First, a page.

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Lowe Grabs Chance After Demotion

Times Staff Writers

Boston Red Sox right-hander Derek Lowe was very public in voicing his displeasure with his demotion to the bullpen to start the playoffs, and that was fine with Manager Terry Francona.

“He wasn’t too thrilled, and we expected that,” Francona said. “To his credit, he got it out of his system.”

Just in time. Lowe pitched the 10th inning of the division series-clinching victory over the Angels, and when Tim Wakefield volunteered to pitch in relief against the New York Yankees in Game 3 of the American League championship series, it created an opening for an emergency start for Lowe in Game 4.

The sinkerball specialist made the most of it, holding New York to six hits and three runs in 5 1/3 innings of a 6-4 Red Sox victory. Three days later, Lowe gave up one run in six innings of a 10-3 series-clinching victory over the Yankees.

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That earned Lowe, who will be a free agent this winter, his rotation spot back, pushing Bronson Arroyo to the bullpen, and Lowe will start Game 4 against the St. Louis Cardinals tonight.

“Game 7 [of the AL championship series] came, and they could have chose between Arroyo, Wakefield and myself, and they opted for me,” Lowe said. “Sometimes in life you only get an opportunity to pitch a game like that once, and I wasn’t going to let that time slide.”

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Baseball Commissioner Bud Selig said he left Game 3 of the AL championship series in Boston about the time the Yankees led, 17-8, on their way to a 19-8 win and a three-games-to-none lead.

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Upon returning to his home in Milwaukee, Selig said, he spent the next four games watching on television, “sitting there in shock.”

The Red Sox, of course, became the first team to win a series after losing the first three games, proving again, Selig said, that this will be known as the baseball season to top all seasons.

Selig cited as proof growing attendance figures and television ratings, gripping league championship series and another wild-card World Series entrant.

“This year will be the gold standard by which all future years will be judged,” Selig said. “It’s been that good.”

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The World Series Hotel Saga took a new twist Tuesday when the Cardinals’ Ray King said it wasn’t the players who were angriest at the Red Sox for putting them in a remote hotel about 45 minutes from Fenway Park.

“If any of you are married, you’ll understand what I’m about to tell you,” he said. “When we flew in from St. Louis, we went straight from the airport to the ballpark. It was our wives who went to the hotels first.”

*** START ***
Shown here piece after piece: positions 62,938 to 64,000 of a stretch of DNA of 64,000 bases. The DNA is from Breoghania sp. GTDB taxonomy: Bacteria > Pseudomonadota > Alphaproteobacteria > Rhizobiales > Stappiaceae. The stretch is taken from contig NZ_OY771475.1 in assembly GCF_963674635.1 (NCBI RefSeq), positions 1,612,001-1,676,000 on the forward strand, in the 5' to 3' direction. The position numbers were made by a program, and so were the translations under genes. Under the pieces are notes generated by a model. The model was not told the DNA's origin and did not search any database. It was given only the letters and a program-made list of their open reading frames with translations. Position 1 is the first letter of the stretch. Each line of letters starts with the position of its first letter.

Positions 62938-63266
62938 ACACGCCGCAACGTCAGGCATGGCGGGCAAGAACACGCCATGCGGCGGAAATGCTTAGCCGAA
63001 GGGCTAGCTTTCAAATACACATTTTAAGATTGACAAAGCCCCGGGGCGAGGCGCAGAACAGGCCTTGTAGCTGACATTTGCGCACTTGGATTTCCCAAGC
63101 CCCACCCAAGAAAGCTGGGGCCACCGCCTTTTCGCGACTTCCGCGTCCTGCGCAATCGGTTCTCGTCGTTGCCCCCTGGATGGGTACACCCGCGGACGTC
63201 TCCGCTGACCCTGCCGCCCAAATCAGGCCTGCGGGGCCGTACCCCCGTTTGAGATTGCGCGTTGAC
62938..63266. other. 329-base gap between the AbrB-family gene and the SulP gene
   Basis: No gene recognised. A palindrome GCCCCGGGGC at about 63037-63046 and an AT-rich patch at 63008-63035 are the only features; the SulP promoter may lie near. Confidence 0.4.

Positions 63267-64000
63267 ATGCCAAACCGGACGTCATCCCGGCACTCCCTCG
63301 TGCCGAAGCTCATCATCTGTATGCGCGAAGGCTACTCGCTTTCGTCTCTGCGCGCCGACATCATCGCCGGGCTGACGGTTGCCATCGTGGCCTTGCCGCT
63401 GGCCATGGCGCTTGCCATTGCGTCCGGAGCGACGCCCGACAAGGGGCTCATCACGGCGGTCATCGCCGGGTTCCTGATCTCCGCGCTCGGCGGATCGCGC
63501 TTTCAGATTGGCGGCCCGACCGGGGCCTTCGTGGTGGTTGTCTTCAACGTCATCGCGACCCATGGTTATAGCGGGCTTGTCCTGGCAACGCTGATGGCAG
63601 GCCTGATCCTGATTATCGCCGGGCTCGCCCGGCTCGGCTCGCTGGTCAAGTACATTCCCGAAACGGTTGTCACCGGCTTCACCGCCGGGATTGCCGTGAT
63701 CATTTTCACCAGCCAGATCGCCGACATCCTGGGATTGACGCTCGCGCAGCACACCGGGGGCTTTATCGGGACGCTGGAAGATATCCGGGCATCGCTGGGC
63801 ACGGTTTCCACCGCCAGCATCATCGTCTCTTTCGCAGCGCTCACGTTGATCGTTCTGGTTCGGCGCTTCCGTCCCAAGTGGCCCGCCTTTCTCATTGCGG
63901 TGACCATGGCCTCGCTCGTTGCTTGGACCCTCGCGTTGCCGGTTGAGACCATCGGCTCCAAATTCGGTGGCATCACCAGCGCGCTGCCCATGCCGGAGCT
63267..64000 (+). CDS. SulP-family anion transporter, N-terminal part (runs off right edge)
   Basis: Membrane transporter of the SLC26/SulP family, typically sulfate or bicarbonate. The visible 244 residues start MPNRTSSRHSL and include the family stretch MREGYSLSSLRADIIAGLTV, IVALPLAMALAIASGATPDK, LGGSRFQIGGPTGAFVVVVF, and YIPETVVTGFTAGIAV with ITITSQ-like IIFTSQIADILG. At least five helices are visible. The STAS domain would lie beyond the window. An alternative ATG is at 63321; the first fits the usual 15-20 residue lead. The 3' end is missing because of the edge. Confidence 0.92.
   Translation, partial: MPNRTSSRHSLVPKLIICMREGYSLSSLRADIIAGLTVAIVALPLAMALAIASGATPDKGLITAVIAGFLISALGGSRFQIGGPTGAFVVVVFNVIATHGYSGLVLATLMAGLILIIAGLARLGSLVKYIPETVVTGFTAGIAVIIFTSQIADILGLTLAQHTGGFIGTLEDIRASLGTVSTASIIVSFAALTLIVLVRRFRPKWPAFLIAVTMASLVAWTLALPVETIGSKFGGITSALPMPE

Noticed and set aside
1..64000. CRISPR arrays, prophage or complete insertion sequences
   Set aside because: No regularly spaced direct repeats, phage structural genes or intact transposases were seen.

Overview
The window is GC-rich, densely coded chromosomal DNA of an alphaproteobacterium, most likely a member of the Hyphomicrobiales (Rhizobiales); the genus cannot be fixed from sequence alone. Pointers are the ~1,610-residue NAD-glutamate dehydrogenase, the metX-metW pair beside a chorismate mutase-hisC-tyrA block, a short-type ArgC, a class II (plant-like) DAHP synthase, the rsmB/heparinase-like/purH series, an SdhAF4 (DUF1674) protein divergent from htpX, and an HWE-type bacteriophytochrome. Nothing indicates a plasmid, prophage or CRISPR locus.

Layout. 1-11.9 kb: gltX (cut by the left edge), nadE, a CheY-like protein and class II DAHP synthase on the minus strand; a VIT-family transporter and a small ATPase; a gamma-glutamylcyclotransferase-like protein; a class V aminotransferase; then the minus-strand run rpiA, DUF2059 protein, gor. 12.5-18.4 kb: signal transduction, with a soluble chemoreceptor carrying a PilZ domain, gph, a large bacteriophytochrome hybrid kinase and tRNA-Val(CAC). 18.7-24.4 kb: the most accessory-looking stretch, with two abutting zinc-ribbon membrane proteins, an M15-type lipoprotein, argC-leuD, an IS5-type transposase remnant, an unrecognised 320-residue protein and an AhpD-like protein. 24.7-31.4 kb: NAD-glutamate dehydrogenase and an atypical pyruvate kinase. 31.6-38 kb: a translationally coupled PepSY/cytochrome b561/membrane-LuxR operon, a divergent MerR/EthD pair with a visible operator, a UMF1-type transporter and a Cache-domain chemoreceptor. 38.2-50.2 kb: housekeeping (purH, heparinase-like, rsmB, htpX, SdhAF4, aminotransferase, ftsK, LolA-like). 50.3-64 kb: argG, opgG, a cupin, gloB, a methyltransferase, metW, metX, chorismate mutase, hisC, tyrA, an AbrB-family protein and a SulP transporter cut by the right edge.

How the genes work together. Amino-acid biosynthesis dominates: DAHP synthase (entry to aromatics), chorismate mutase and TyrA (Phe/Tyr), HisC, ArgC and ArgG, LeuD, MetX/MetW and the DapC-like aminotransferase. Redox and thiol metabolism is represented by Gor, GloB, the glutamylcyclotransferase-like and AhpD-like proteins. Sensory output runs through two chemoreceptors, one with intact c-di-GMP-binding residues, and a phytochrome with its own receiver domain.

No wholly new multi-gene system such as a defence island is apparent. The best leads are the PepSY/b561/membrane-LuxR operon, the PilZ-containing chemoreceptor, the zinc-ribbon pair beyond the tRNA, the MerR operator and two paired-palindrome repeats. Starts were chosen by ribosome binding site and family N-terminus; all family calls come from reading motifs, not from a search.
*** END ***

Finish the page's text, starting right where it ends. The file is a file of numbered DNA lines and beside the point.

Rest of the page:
So?

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“So you’ve got to understand all the grief we took when we got there,” he said. “They were mad about the location, mad about having nothing to do. It was all about dealing with our wives and families.”

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Tuesday was the 19th anniversary of umpire Don Denkinger’s bad safe call at first base in the ninth inning that allowed the Kansas City Royals to win Game 6 of the World Series against the Cardinals.

Denkinger called Jorge Orta safe at the start of the ninth with St. Louis leading, 1-0. The Royals eventually won Game 7.

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Dave Roberts compared the experiences of playing in Los Angeles and, now Boston, to “the difference between night and day.”

“In Los Angeles, there’s lots of movie stars, lots of things to do,” he said. “In Boston, these people get to know every single player.... In L.A., you might get stopped by a sports fan. In Boston, I’ve had mothers, grandmothers, little girls and boys, everybody stopping you and wishing you luck. It’s an experience like no other, and I’ll never forget it.”

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Seattle Mariner designated hitter Edgar Martinez, who retired after the season, was presented with the Roberto Clemente Award, given each year to the major league player who combines outstanding baseball skills with devoted work in the community.

Martinez, a native of New York, recalled watching the 1971 World Series, in which the Puerto Rican-born Clemente’s Pittsburgh Pirates defeated the Baltimore Orioles in seven games, and becoming a fan.

“I went outside of my house and started playing in the backyard,” Martinez said. “I was sold on baseball after that.”

Martinez was honored for his charitable endeavors in Seattle, particularly in helping to find a cure for muscular dystrophy.

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Times staff writer Bill Plaschke contributed to this report.


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